Avid Sumrall did a slow boil as he sat in the audience, listening to the speaker refer to Florida’s milk quality as practically the worst in the country — second only to Louisiana’s. It soon became apparent that the speaker was wagging his finger at the Southeast for that region’s role in opposing a lower somatic cell count standard in the U.S.

Sumrall didn’t waste any time registering his own opposition. Before the speaker had even removed his microphone, Sumrall went up and said, “You don’t know me, but I take great offense to what you just got through saying.” Quite adeptly, the speaker turned it around and told Sumrall, “You’re the person I’ve been looking for.”

 

Sand provides a clean, dry place for animals to lie in the fresh-cow pen at this Dairy Production Systems facility in Bell, Fla. Despite the hot sun, many cows are up and eating at the feed bunk, encouraged by fans and misters.

The two talked long into the night, laying the foundation for a long friendship. But Sumrall still went home that week wanting to prove the speaker wrong. He was determined to get his somatic cell count down, thus proving that even Florida dairies can accomplish this task despite the heat, humidity and other challenges. Over the next several years, his team cut the somatic cell count by more than half.

Yet, by proving the speaker wrong, Sumrall may have actually proved him right. “It all boils down to being serious about milk quality,” Sumrall says. “I had to stop making excuses.”

A low to moderate somatic cell count — of less than 400,000 cells per milliliter — is achievable even in the Southeast with the right management.

Manage the environment
The extreme environmental conditions found in the Southeast, if not managed properly, are an added stress on cows. Cows with subclinical mastitis can quickly turn clinical in the summertime heat and humidity.

And, because it is hot, cows have a natural tendency to find shade and water. Some of the farms still use outdoor cooling ponds. While these ponds might be a good idea in theory; in reality, they are prime breeding grounds for bacteria — especially in the hot weather.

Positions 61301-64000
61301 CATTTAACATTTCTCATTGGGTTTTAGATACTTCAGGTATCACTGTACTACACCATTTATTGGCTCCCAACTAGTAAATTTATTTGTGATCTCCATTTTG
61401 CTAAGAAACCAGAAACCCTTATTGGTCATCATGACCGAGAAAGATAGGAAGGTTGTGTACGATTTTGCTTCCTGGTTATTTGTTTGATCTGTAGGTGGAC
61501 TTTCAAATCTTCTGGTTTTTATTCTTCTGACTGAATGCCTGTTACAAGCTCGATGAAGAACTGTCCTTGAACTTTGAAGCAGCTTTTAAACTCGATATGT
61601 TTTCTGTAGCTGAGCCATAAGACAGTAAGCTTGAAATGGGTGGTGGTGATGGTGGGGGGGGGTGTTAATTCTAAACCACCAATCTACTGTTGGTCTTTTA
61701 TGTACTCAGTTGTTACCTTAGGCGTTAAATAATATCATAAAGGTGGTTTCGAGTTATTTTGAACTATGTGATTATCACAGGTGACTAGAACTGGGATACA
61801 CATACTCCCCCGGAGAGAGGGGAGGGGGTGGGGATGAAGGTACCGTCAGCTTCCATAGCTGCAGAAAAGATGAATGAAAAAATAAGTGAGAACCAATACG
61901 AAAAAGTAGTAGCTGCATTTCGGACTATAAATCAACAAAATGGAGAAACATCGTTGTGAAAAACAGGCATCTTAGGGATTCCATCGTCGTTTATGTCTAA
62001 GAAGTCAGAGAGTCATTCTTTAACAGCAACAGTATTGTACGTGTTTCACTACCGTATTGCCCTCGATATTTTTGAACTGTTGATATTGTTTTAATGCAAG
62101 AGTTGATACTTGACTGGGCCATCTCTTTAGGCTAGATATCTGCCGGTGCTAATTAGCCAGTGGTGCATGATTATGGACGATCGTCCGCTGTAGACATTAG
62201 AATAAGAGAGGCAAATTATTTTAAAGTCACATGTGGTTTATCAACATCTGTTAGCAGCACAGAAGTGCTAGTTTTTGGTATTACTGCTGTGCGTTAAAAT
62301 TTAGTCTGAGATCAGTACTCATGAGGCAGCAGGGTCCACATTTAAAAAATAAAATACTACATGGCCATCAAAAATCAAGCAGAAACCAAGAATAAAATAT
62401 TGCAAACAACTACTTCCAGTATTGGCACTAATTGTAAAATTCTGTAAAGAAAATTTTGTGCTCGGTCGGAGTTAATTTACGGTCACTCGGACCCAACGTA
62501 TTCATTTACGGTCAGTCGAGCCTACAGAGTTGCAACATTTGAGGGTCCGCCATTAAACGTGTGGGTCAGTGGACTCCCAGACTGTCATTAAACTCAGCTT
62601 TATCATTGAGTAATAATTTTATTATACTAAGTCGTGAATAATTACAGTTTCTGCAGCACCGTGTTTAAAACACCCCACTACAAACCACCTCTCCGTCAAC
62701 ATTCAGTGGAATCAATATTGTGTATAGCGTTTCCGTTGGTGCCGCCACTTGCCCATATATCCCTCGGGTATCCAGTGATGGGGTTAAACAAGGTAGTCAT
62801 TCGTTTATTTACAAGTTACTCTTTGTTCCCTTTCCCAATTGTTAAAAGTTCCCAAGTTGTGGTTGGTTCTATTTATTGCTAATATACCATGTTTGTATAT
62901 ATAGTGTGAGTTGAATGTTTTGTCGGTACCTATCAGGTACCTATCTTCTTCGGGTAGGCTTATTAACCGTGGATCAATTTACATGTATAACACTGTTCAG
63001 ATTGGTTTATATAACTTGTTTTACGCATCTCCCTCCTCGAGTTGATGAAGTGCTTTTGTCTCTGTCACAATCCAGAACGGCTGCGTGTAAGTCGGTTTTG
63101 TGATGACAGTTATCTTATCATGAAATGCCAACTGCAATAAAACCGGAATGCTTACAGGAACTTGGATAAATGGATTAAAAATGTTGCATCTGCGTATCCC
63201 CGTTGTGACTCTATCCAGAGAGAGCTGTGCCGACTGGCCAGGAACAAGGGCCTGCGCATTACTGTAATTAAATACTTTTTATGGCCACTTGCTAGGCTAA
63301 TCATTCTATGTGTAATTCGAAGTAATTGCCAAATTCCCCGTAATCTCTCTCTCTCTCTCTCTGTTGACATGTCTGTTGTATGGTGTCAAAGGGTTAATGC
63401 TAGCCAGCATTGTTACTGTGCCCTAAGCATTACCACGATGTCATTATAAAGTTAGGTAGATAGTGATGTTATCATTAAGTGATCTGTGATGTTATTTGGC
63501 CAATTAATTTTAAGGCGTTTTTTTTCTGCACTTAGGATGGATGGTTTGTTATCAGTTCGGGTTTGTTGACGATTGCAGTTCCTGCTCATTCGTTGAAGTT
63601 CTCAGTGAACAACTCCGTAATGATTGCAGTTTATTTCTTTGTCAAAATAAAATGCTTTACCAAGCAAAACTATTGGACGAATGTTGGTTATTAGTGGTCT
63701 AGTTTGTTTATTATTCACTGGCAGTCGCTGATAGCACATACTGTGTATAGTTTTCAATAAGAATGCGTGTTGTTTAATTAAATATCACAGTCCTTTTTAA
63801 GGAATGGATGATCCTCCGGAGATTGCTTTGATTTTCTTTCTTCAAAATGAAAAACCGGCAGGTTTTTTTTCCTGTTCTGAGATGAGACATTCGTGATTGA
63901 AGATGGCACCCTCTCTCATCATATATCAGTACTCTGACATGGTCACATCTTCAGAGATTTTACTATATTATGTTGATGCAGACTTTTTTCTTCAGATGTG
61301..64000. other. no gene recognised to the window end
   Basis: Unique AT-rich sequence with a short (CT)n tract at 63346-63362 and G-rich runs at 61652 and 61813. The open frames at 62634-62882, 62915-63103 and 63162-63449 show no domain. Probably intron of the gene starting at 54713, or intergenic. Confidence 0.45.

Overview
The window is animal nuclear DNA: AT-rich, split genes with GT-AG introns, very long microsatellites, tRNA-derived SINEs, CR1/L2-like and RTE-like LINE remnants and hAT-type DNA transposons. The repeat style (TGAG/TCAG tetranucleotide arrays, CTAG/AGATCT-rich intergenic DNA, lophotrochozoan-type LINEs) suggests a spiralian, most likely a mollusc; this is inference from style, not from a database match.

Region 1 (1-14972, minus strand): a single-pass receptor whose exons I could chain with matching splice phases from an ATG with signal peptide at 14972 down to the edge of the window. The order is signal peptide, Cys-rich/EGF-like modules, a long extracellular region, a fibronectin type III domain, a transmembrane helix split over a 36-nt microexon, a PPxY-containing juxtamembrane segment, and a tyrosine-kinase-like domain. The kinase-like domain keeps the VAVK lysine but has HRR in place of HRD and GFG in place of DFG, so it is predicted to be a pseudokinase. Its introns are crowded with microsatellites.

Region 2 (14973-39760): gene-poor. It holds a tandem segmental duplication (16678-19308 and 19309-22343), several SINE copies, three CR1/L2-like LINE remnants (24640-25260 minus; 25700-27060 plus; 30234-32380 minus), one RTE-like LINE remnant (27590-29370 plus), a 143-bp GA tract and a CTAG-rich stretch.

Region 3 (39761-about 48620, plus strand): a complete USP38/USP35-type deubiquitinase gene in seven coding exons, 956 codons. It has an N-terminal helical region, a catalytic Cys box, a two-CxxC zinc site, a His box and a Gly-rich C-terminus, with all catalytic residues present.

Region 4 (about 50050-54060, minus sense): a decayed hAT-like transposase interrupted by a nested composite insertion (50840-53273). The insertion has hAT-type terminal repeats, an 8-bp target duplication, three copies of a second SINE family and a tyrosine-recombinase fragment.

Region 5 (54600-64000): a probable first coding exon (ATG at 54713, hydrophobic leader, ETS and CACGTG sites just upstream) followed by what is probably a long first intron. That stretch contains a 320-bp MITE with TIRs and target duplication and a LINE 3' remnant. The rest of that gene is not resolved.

Florida in the summer is an incubator,” says Michael Pedreiro, chief operations officer at Dairy Production Systems (DPS) in Bell, Fla. “We can grow bacteria like nobody can grow it.”

Yet, there are ways to manage around this problem.  

The problem in Florida “is a mind-set, not the environment,” Pedreiro says. Rather than cleaning up the mud and providing the cows with sand bedding, too many dairymen have the attitude, “it’s hot and humid and there’s nothing we can do about it,” he adds.

DPS decided not to fall into that trap. Instead, it changed its management to stay ahead of the summertime jumps in somatic cell count. 

 

Despite the heat and humidity outdoors, cows find relative coolness and comfort in the free-stalls at Larson Dairy No. 8 in Okeechobee, Fla.

Starts with an attitude
Ever since his encounter with a speaker at a National Mastitis Council meeting several years ago, David Sumrall, president and chief executive officer at DPS, has instilled an attitude that milk quality is a high priority. “It pervades what we do every day,” he says.

Those who work with him agree. “It’s a clear vision from the top down,” says Kathy Swift, consulting veterinarian for DPS.

   DPS owns two farms in Florida and one in Mississippi, and manages two others in the Southeast, with a combined total of 13,000 cows (milking and dry). The markets these farms sell into don’t offer milk-quality premiums, by and large, so the farm is left with other motivations. For one thing, a healthy cow with a low somatic cell count will give more milk. And, says DPS production manager Rick Hedrick, producing quality milk is “simply the right thing to do.”